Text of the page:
What is RSSI?
Simply put it is a measurement of how strong a wireless sign a device is receiving.
On the Device tile of the Aquascape Smart Control App, you’ll see your current “Signal Strength” listed in dBm. This is your RSSI, which stands for Received Signal Strength Indicator. RSSI is a relative number that measures how strong a signal is when it’s received by a device and can be influenced by many factors.
The RSSI measurement is all of the factors that are negatively impacting your signal at the receiving point. While RSSI is measured on a scale of 0 to -99, there won't ever be one singular cause that is the culprit for a poor RSSI rating. You can identify what’s hurting your signal by tracing the Wi-Fi paths in your house and experiment with possible sources of interference.
Everyone experiences symptoms of poor Wi-Fi signal strength on occasion. This can sometimes occur when using Aquascape smart control products. Symptoms of a weak Wi-Fi signal when using Aquascape smart control products include:
- Smart control products going off and online several times per day
- Products are not responding to changes made in the app
- Notifications in the app may be delayed.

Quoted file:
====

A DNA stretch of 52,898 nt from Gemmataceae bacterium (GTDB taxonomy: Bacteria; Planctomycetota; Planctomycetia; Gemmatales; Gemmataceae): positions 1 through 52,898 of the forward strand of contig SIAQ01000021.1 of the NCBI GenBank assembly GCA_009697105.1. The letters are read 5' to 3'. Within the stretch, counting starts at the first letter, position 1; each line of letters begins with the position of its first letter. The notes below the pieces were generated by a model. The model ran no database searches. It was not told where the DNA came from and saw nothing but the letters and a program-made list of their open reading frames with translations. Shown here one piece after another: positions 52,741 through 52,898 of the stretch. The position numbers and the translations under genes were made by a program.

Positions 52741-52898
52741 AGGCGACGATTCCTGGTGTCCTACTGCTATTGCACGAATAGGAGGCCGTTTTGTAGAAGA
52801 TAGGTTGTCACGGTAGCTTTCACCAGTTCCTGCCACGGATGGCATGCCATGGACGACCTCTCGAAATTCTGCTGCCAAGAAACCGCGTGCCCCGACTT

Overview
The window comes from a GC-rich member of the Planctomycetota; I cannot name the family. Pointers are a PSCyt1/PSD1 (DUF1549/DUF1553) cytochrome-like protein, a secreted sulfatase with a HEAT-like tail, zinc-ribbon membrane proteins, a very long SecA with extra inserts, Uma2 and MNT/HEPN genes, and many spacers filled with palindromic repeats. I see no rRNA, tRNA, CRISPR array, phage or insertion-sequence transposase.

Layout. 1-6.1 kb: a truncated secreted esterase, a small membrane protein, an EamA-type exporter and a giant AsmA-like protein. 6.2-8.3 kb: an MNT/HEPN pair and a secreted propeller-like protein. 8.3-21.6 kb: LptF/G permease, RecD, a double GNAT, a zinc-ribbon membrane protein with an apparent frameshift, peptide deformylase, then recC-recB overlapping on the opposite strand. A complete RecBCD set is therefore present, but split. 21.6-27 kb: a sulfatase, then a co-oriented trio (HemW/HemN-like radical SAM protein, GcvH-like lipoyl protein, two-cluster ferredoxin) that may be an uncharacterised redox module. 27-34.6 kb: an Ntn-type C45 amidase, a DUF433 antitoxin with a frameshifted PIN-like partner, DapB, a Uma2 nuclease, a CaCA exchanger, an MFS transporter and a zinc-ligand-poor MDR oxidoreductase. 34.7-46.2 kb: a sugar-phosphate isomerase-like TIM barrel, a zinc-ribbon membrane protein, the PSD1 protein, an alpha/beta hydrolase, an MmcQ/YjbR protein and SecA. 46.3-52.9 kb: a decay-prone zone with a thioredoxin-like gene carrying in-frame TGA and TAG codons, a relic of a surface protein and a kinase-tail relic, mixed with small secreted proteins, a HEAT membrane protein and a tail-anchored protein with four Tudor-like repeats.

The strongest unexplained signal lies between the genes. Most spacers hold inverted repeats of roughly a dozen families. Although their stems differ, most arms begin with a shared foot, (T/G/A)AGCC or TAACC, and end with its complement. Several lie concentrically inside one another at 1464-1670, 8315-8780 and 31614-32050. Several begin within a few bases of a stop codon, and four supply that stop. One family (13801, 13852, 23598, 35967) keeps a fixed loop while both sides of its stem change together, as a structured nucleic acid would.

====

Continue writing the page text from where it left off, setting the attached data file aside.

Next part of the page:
If you have a poor Wi-Fi connection, you might also notice symptoms on other devices connected to your network, such as the quality of video and audio on your smart TV. So how do you know if you truly have a weak signal strength?
Wi-Fi strength can be weakened by a few main factors: Competing Wi-Fi networks, other electronic devices, and physical obstructions such as bookcases or walls. If you live in a densely populated area, competing networks can weaken your signal. Electronic devices that can interfere with your signal include cellular phones, TVs, microwaves, video game consoles, and more.
Here are some quick tips to help you improve your Wi-Fi signal when using Aquascape smart control products:
- Most routers are automatically wired to switch to the least crowded channel. If your router doesn’t have this feature enabled, log in and turn it on (check your router’s documentation to see how to do this).
- Move your router closer to your device, or at the very least, elevate it a foot or two to ensure it’s in an open space.
- Unplug any electronics that might be interfering with your connection.
- Try moving other electronic devices. Even a few feet can make a big difference.
- If your router has an antenna, try pointing it in different directions.
- Install a Wi-Fi range extender.
- Some larger homes with thick walls and floors may benefit from using a wired access point via ethernet.
- Try using a “Powerline Extender” which are devices that plug into your regular electrical outlets and transmit data along your electrical cables.
- Consider upgrading to a new router, especially if yours is more than a few years old.
- Try turning off or unplugging some of your electronics.
- Some electronic devices such as PCs, TVs, and video game consoles can be wired directly into your router using Ethernet. Attaching these devices to a wired connection will free up bandwidth on the Wi-Fi.